I need some input on an HVAC balancing question --- I have a raised ranch home with a finished basement and an open stairwell connecting the two floors.  It's an early '90's build originally equipped with a heat pump.  All registers for the basement are along the ceiling and it was equipped with an electric space heating wall unit in the finished front half of the basement and electric baseboard units in the laundry room and half bath down there.  The heat has never balanced properly (probably the reason for the electric space heaters in the basement which we don't use because of the cost).  The difference between the upper floor and the basement is 10-20 degrees or so lower in the winter.  Since purchase we have installed a sealed combustion gas furnace along side and tied it into the ductwork for the heat pump (which has saved a lot of money).  In the past 5 years I have audited the home and sealed bypasses in the kitchen soffit, plumbing chases, cantilevered front facade, sealed most of the wiring penetrations in the attic, dealt with 5 panned returns (one of them which was connected to the back of the bathtub space) and insulated the small space under the front entry.  All this got the BD from 2,500 CFM@50 down to around 1800 CFM@50 (which made it less drafty on the top floor but not warmer in the basement).  Closing registers either partially or all together still doesn't seem to help much either and creates moisture on the upstairs windows(double pane) now that the house is tighter. I'm at a loss as to what to try next.

Views: 1749

Replies to This Discussion

Kari, unless you have mechanical ventilation your home is tight enough.  7 ACH@50 equates to about the .35 ACH natural rate.  If you do have it then make it as tight as possible.

All bathrooms and the kitchen have fans ducted to the outside.  Since I got it down to 1800 I have some moisture on the upstairs windows during heating season I'm working on getting rid of too.

Kari,  You didn't note that you did a duct leakage test.  If not, I would suggest that first (total and leakage to outside), then airflow at each supply & return to be sure the air is getting to/from where it should.  If you don't find a good fix then I would look for a good HVAC designer to look at correct airflows to each room/area.  I have found many homes with very poor air return, just based upon my general knowledge/experience/senses.  Something I regularly see is supplies-only in basements, no returns.  I hope this is of some help to you.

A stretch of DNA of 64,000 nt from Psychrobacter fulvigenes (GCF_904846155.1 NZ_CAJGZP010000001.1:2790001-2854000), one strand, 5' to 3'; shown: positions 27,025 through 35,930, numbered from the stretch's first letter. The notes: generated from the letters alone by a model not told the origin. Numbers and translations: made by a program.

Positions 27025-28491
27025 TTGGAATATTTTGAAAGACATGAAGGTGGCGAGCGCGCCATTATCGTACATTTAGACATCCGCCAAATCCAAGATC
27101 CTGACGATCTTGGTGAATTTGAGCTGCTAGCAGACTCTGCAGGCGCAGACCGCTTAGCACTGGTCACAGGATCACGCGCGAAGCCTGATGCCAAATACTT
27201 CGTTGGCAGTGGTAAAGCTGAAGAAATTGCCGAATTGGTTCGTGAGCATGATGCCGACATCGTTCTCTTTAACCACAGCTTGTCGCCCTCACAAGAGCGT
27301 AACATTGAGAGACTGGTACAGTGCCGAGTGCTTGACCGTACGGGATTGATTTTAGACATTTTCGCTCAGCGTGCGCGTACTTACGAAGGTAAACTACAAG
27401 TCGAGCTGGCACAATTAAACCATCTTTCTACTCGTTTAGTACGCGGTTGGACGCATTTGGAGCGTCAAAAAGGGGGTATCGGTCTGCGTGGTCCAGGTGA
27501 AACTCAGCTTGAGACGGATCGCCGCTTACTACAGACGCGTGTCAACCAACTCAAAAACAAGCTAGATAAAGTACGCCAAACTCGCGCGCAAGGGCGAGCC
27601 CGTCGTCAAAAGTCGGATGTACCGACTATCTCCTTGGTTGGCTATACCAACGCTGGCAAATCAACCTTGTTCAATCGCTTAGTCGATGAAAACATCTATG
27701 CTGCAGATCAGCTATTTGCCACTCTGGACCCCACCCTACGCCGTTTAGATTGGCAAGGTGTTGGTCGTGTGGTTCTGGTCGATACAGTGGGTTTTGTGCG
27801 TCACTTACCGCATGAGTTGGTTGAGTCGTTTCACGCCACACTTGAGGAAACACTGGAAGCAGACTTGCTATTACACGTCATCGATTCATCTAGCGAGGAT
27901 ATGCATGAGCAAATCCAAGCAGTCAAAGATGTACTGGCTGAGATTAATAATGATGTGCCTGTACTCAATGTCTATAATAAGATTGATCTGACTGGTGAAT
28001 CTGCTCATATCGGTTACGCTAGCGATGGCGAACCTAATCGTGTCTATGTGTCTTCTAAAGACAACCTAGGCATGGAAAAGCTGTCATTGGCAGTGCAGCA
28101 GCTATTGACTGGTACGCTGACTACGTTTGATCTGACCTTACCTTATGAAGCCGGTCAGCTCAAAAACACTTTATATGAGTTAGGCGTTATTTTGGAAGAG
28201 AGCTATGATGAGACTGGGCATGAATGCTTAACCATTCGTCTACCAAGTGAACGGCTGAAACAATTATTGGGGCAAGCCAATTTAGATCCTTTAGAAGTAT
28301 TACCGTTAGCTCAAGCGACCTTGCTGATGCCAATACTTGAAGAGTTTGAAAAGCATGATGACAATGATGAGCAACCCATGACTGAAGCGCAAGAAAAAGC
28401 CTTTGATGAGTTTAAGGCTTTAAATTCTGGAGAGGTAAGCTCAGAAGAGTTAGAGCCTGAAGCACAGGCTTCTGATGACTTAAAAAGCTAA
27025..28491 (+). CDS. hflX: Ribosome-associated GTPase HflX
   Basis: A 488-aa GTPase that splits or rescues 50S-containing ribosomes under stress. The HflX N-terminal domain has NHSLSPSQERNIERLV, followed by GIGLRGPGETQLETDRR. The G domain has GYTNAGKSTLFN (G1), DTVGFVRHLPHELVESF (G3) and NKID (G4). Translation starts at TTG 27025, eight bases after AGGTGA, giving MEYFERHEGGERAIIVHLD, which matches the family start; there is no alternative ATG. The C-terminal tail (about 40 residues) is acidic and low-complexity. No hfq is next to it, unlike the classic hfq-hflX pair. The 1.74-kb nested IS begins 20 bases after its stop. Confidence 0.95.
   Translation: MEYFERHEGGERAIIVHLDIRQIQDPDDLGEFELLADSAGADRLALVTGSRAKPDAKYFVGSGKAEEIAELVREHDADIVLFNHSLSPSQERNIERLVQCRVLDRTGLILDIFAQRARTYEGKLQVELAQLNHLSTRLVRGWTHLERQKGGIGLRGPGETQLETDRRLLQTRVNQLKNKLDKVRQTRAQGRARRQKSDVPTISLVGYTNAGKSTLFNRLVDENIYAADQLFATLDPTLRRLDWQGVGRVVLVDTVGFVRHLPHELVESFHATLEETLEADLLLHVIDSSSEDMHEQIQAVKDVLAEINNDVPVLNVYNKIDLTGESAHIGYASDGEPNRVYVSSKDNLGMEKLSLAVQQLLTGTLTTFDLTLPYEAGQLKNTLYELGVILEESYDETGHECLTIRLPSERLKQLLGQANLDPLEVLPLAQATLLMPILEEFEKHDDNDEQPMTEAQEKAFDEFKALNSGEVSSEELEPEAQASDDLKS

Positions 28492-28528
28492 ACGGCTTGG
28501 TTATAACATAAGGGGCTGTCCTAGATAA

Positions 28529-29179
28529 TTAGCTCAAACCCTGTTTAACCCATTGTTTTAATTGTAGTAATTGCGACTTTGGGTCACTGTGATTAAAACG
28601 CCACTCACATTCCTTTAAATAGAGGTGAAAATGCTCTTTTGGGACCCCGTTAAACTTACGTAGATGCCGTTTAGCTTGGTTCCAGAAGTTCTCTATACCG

I haven't done a duct leakage test.  I don't have a duct blaster or training for that although I've looked at videos about it.  The ductwork is f/g board trunks and flexible.  The ductwork seems to be installed well although it isn't done with mastic.  There is no ductwork outside the envelope.  I know lack of return seems to be an issue in a lot of homes but this home has 7 returns!  Each bedroom (3 upstairs and 1 in the front corner den of the basement -- also the main upstairs hall and the basement family room and one in the kitchen which we recently blocked off) * As I said in a reply farther up the page, they were all panned into walls and such so we addressed that by stuffing bags of f/g in wall cavities above the return, etc.   In my area/state I haven't come across anybody who is doing duct testing.  Not even WAP agencies.  I know an instructor/trainer who I might be able to twist his arm to come do it when he has time if that is the most helpful next step -- actually skip that, I don't think he has a duct blaster either.